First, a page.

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(英譯中)
 
把摩麗小姐送回家
無論我怎樣看,她不是迷路之犬
張聯璋教授譯
 
我開著那輛老掉了牙的卡車,咯吱咯吱地往德克薩斯州威理斯市前進,一路上想到的無非是那頓習以為常的便點式早餐。那是一月份的一個早晨,冷氣襲人,我迫不及待地想坐下來吃一頓飽含膽固醇的香腸雞蛋漢堡包,加上一杯咖啡。
所以,當我發現路邊那條長耳朵黃毛狗時,我決不是給自己的生活尋找麻煩事兒。根據她那低垂的肚子和乳頭,可以斷定,她還在給狗仔喂奶呢。她缺少食物而兩側肋骨凸現。我放慢車速,為她的處境而納悶。她那恐懼而絕望的眼神讓我心碎。
我的卡車繼續前行時,我的良知卻與我作起對來。我養了二條狗,再來一條怎么辦?但她那一臉愁容的形象卻留在我的心中備受折磨。我幾乎顧不上吃下去了。喝第二杯咖啡時,我決定給那處境悲慘的狗媽以一臂之力。我多買了二個香腸包,回到原先撞見她的地方。我等了又等,叫了幾聲,不見動靜,于是留下一個漢堡包就開走了,反正我是打算再來的。那天下午回來時,那漢堡包不見了,但仍未見到她的蹤影。
那天晚上,我無法入眠。北風把屋子四角吹得嗖嗖作響。我眼前不時浮現出那雙哀怨的眼睛。那目光似乎提示我,本來可以把她從一個充滿苦難的世界解救出來的機會與我失之交臂了。
我非得把她找到不可。我把另一個漢堡包在微波爐上熱了一下,踏進破曉前一片灰暗和寒冷之中,銳利剌人的凍雨珠子拍打著我的雙頰。
我孤身一人站在路邊灌木叢,手里看著溫熱的漢堡包,大聲呼叫,但是我的嗓音卻被風勢吹得干干凈凈,于是轉身離開了。
接下來是一陣颯颯聲。不錯,透過那灌木叢貪貪窺視著我的正是那張悲怨而受驚的臉。我們彼此的眼睛凝視對方達數秒鐘之久。她那令人憐憫的叫聲顯示她試圖判斷我是否就是值得她信賴的人而猶豫不決的兩難境地。
我輕聲細語表示了我的心意。她趴在地上,不愿靠近。我留下了那塊漢堡包,慢慢退去。她警惕地爬過來,拍塔一聲叼了就走。
 
一天早晨,她拒食漢堡包
一邊吠號,一邊回頭張望
“讓我看看,你究竟想要我做些什么?”我喊道
 
以后兩天,我每天早晚在同一地點帶著漢堡包與她見面,以示誠意。她一次比一次靠得近了。她的雙眼隱約露出信任的光輝。然而在第三天早晨,她拒食漢堡包,凄切地吠叫起來,歪頭張望那身后的叢林!白屛铱纯,你究竟要跟我說什么呀?”我說道。接著她就消失在叢林中,回來時后面有三條黑白相間的犬仔搖搖晃晃地跟著。
她打我身邊經過,繼續向停放卡車的地方前進,后面是一窩犬仔。她停下來,抬頭望著那輛卡車悲慘地叫了起來,此時此刻即使不是火箭科學家也會明白她需要什么。我打開車門,她跳了進去。那些犬仔奮邊掙扎,但個子不夠,我幫了一把。我驅車回家,下一步怎么辦還是心中無數,但確認我正在進行的事情捫心無愧。
 
時間一天天過去,狗媽媽和她的犬仔過得歡快順暢。我們之間形成了一種信任和善意的紐帶。我明白,那怕只是出于呼喚的需要,也該給那年青的媽媽取個名字吧!暗氯,“培茜”或“奈麗”之類都不能引起她的熱情,但我叫“摩麗”時,她搖頭擺尾,我知道我對了。
摩麗和她的犬仔喜歡在我出街時坐在卡車墊子上。我會給他們帶木棍的棒糖,放在嘴中。我們不論開到何處,這一做法都讓他們興致勃勃。
與此同時,去麥當勞買早餐仍是每天要做的例行事務。一天早晨,我高高興興地吃香腸包時,不經意間瞥了布告牌一眼,一股預示不祥的陰森之氣油然而生。布告牌上有一幅酷似摩麗的照片。
“12月23號走失長耳朵黃毛狗一條,懷孕。如發現,請與金·安特生聯系,酬金300美元!蔽以陂喿x照片的文字說明時,心潮澎湃,不能自己。
那天晚上,幾次三番,拿起話筒還未撥號就放了回去。我知道該做的事是不容推諉的。如有人撿到了我失去的狗又不肯告知,我又會如何?我鼓起勇氣,撥通電話。
“是嗎?”一位男士的聲音應答說。
“我估計就是你的那條!
我們約定在威理斯市麥當勞見面。我知道那次會見心理不會好受。
 
在我一生中,人與動物之間存在如此親情,
實屬前所未見。摩麗興奮不已
 
那是約定的最后一天,我載著摩麗和她的犬仔先去市里買棒糖,然后去麥當勞。我早到了五分鐘,但很快就覺察到一輛轎車旁邊站著一男一女和兩個孩子。
當他們瞧見摩麗時,尖聲叫了起來,一邊奔跑過去。在我一生中,人與動物之間存在如此親情實屬前所未見。摩麗興奮不已,發出又悲又喜的尖叫聲,做出一些不同尋常的動作。
我禁不住要哭出聲來。在中午時分的麥當勞,讓成群用餐客人看到一個大男子哭哭啼啼實在不成體統,我自言自語說。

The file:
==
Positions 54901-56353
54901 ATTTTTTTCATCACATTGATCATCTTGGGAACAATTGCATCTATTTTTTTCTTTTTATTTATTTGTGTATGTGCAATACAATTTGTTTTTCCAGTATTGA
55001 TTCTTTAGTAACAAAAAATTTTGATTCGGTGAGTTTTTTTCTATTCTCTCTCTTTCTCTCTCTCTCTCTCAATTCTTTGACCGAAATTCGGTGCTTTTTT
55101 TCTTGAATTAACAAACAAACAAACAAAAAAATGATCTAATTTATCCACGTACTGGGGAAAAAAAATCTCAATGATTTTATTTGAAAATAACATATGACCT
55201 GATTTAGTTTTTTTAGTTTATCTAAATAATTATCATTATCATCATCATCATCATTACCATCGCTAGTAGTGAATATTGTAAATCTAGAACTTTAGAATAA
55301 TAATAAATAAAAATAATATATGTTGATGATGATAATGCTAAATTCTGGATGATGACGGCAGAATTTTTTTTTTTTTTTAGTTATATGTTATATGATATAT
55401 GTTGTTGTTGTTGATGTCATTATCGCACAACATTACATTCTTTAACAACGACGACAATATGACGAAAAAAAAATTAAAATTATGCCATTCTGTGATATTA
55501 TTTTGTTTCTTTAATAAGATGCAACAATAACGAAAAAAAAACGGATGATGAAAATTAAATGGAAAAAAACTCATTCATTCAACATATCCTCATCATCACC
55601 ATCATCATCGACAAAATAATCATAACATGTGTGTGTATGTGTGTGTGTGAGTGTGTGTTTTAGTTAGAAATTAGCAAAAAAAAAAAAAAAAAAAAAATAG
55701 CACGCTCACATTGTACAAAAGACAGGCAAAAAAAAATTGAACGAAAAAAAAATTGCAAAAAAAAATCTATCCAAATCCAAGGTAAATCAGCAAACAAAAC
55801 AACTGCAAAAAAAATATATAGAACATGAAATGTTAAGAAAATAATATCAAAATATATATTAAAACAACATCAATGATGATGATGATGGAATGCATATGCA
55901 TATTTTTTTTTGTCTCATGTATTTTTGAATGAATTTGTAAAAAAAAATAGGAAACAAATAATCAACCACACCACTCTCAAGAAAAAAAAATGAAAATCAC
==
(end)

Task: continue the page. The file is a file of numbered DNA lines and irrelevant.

“一個月前,我們在此吃早餐時她走失了!蹦腥私忉尩,“我估計有人把她帶走了。到處尋找,不見蹤跡。孩子們極為悲傷。她叫柯蒂!闭f著,從口袋里掏出一大扎鈔票。
“我不要錢!蔽艺f道,“我要的是他們過得快樂!
我最后一次摸摸摩麗,不,摸摸柯蒂的腦袋。那一家人開車離開時可以看出我的感受。
我懷著沉重的心情,想進店喝杯咖啡。此時令我吃驚的是,他們的汽車又開了回來,匆忙地停在外面。女主人從車里出來,手里捧著其中我叫之為斯寶脰的犬仔!拔覀儾恢闶欠裣胧震B一只犬仔!蔽艺f道。
“好呀!”我興奮地回答說。我可以瞧見柯蒂從汽車窗口張望著,她似乎并不介意,一份信任正在我們之間成長起來——那里一件力量強大的紐帶。我注視著他們加速駛入高速公路而在遠處消失。
此時留下來的就剩我和斯寶脰倆個了。我把它放入卡車。進店給它買了個漢堡包。歸途中,我買一袋棒糖。
我永遠也忘不了摩麗,不過斯寶脰和我也同樣合得來。
 
 
 
 
 
 
 
Turning Point
 
Driving Miss Molly
Whatever I was looking for, it wasn’t a lost dog
 
By PHILLIP WILLIAMS
 
Rattling towards the Texas town of Willis in my time-ravaged truck, I could think of little but my customary fastfood breakfast. It was a bitterly cold January morning, and I could hardly wait to sit down to a cholesterol-laden sausage-and-egg burger and a cup of coffee.
So I wasn’t exactly looking for complications in my life when I noticed the blond cocker spaniel at the road’s edge. I could tell by her low-hanging belly and teats that she was nursing young ones. Her ribs protruded from lack of food. I slowed, wondering about her circumstances. The fear and desperation that shone in her eyes stabbed me through.
As my truck rolled onwards, I fought with my conscience. I had two dogs. What would I do with another? But the image of that face was burned in my mind. I scarcely noticed my breakfast.
 
While drinking my second cup of coffee, I made a decision: I had to help that downcast dog. Ordering two extra sausage burgers, I returned to the spot where I’d first seen her. I waited, calling out to her several times. Nothing. Leaving a burger, I drove away, knowing I’d be back. I returned that afternoon. The burger was gone, but she never reappeared.
That night I was unable to sleep. A northerly wind blasted round the corners of the house. I kept visualising those sad eyes. Something told me I’d missed the chance to ease pain in a suffering world.
I had to find that dog. I heated the extra sausage burger in the microwave and stepped out into the insufficient light of a cold dull-grey dawn. Stinging pellets of sleet hit my face.
Alone in the roadside thickets, warm burger in hand, I called out to her. But my voice was swept away by the wind. I turned to leave.
  Then I heard a rustle. There, peeping through the bushes, was the sad, frightened face. For a few frozen seconds we looked into each other’s eyes. I held out the burger. Her pitiful whine revealed her dilemma: she was trying to decide if she could trust me.